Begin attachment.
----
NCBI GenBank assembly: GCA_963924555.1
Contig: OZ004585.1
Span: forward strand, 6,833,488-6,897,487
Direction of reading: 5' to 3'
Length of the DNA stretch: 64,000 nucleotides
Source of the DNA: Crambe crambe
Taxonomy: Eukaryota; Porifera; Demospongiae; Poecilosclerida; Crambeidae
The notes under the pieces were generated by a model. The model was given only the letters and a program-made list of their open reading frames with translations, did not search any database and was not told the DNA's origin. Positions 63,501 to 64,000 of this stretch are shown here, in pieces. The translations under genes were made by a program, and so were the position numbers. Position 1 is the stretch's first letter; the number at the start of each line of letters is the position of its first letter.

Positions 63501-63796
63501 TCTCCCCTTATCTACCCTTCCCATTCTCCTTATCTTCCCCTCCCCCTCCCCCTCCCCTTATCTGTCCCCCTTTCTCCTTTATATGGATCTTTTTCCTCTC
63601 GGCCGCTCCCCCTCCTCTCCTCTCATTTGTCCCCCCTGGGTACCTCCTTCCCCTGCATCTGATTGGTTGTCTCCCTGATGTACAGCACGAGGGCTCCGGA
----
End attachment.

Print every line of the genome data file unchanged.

NCBI GenBank assembly: GCA_963924555.1
Contig: OZ004585.1
Span: forward strand, 6,833,488-6,897,487
Direction of reading: 5' to 3'
Length of the DNA stretch: 64,000 nucleotides
Source of the DNA: Crambe crambe
Taxonomy: Eukaryota; Porifera; Demospongiae; Poecilosclerida; Crambeidae
The notes under the pieces were generated by a model. The model was given only the letters and a program-made list of their open reading frames with translations, did not search any database and was not told the DNA's origin. Positions 63,501 to 64,000 of this stretch are shown here, in pieces. The translations under genes were made by a program, and so were the position numbers. Position 1 is the stretch's first letter; the number at the start of each line of letters is the position of its first letter.

Positions 63501-63796
63501 TCTCCCCTTATCTACCCTTCCCATTCTCCTTATCTTCCCCTCCCCCTCCCCCTCCCCTTATCTGTCCCCCTTTCTCCTTTATATGGATCTTTTTCCTCTC
63601 GGCCGCTCCCCCTCCTCTCCTCTCATTTGTCCCCCCTGGGTACCTCCTTCCCCTGCATCTGATTGGTTGTCTCCCTGATGTACAGCACGAGGGCTCCGGA